But I don’t discuss my personal life in the classroom. I don’t walk in and talk about it, but it’s out there for the world to see. And if anyone ever asks this question, I never deny it. It’s just who I am. So I’ve been lucky enough to write the LGBTQIA+ curriculum for our district, since it is a law in New Jersey to have to talk about it in June. So there have been ways that I’ve been able to advocate for equal rights in the classroom.
Do you think a lot of your students and their parents know? Does the school staff know?
RB: A lot of kids tell me how much they love the “I Think He Knew” music video. They are just chill about it. It’s not even a topic of conversation for them.
The school staff definitely knows, and it’s not a secret. The principal sent my video to every teacher. The district sent it out as well, so it’s been really a very supportive school community.
The video was actually filmed the high school in Ridgefield Park. Students there participated and the administration not only sent it to the entire school district, but they also used it in their professional development for Pride and the LGBT curriculum.
What’s the story behind “I Think He Knew”?
RB: The song was written by Matt Gould and Griffin Matthews. Griffin Matthews was on Dear White People and he’s on The Flight Attendant on HBO Max. Matt Gould is a playwright who wrote a musical called Witness Uganda. They’re close friends of mine who actually got me back to singing.
I actually came out to my extended family by performing “I Think He Knew”. I sang the song, and when I finished, there was silence. Then my dad yelled, “I love you, son.” And everyone stood. And I was like, “This is not the coming out story of most people.” You don’t normally come out and then you eat a piece of cake and your dad yells, “I love you.” So, I’m very grateful.
Before I ever sing the song, it is really important to me to say that this song is not just for the dads and the sons and the moms and the daughters. It’s also for the people who don’t have an accepting family. I know that it’s really hard for people out there. Friends of mine have families that don’t accept who they are. They don’t have Father’s Days and Mother’s Days and birthdays and holidays, but they’ve made their own family.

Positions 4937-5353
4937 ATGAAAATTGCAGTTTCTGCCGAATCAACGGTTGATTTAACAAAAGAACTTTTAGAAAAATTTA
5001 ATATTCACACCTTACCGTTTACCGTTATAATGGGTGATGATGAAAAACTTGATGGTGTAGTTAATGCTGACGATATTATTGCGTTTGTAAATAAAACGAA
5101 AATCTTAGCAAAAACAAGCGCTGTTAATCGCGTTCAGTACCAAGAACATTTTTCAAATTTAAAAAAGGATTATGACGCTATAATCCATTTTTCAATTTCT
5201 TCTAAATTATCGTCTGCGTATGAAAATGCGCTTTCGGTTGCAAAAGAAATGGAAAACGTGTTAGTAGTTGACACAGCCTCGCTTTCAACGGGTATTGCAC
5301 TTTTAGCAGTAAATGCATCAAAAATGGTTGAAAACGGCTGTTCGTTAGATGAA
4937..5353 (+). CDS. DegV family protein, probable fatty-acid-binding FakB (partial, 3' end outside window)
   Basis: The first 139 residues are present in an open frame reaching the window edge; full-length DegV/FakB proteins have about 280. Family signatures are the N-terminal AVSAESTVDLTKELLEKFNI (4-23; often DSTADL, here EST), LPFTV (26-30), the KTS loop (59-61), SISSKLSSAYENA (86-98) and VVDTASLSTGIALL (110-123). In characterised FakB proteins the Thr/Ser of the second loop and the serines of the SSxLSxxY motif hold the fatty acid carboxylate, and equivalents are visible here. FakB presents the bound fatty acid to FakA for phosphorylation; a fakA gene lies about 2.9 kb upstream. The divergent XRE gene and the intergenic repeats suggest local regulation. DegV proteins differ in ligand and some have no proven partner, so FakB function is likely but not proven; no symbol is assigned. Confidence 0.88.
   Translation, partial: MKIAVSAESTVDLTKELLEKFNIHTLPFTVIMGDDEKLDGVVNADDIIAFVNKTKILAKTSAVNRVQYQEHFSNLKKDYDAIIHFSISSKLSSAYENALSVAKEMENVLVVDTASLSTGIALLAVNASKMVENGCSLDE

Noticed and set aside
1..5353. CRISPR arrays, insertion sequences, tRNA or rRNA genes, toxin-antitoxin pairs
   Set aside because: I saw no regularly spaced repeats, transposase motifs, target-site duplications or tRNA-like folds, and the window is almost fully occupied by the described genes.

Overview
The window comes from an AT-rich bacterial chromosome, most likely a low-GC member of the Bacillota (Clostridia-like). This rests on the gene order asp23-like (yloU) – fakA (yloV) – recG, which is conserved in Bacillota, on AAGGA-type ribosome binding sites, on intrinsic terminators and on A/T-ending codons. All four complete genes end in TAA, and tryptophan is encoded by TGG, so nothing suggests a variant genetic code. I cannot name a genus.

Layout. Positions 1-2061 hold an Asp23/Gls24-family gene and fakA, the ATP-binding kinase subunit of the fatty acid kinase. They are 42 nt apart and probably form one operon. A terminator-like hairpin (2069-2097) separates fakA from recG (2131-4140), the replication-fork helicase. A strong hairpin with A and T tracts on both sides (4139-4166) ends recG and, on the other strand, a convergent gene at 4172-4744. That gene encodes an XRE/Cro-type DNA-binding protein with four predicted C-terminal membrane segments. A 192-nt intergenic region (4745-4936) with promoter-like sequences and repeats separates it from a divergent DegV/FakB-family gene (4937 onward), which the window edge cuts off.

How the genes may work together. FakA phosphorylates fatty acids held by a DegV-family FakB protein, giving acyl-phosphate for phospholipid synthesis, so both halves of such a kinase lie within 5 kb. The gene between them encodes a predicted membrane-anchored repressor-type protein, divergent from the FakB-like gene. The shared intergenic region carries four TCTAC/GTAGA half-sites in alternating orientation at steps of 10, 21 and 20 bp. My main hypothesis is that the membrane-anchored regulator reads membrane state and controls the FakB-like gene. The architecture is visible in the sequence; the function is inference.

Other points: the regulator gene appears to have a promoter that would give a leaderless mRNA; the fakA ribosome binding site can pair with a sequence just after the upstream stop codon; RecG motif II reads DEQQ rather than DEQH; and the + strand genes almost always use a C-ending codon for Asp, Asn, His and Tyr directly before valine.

It’s after a New Year’s event that I finally decided to put out “I Think He Knew.” There were a bunch of older people there, and I thought the song wasn’t going to go over well. And then a lady came up to me afterwards and said, “My brother never came out to us. He never told my father.” And if the song made her think of him, I understood that it’s a universal story. Everyone has a brother, a sister, a friend, a family member that is touched by the story.
The song is very sweet. It’s very sentimental. When I was in high school, my friends and I would watch music videos by John McGovern, the “Gay Pimp,” who was very sexual. Your song, on the other hand, reminds me of Love, Simon.
RB: Thank you for that. I have taken an intentional look at the way that I contribute to LGBT culture. Mainstream society’s general concept of what a gay party and gay music look like is what you just mentioned. It’s very sexualized. There are no couples; there’s no monogamy. It’s just drugs, sex, and crazy parties. There’s a place for dance music, and it’s super fun, but there should also be a space for songs just about love.
What I like about “I Think He Knew”—and what I felt was lacking—is that there’s a family. I have many friends in the LGBTQ community who are beautiful couples with beautiful families. I have met so many allied parents who have sons and daughters in this community. I wanted to speak to the sentimentality and the heartfulness of a family. I want there to be role models for people of a certain age who are looking for a partner, who are looking to start a family and have children. That’s the part of the song that spoke so much to me. I can leave the fun dance songs to Todrick and my other friends who put out amazing club music.
So it seems like you’re not pushing boundaries when it comes to being risqué, but you are pushing boundaries in showing another side of being LGBTQ.
RB: Thanks for that.
And thank you for the interview.
**This interview has been edited for length and clarity**
Robert Bannon’s debut release, Unfinished Business, is currently available on all major streaming services. Physical copies can be purchased on Amazon. To keep track of all that he’s up to follow him on Instagram (@robertmbannon).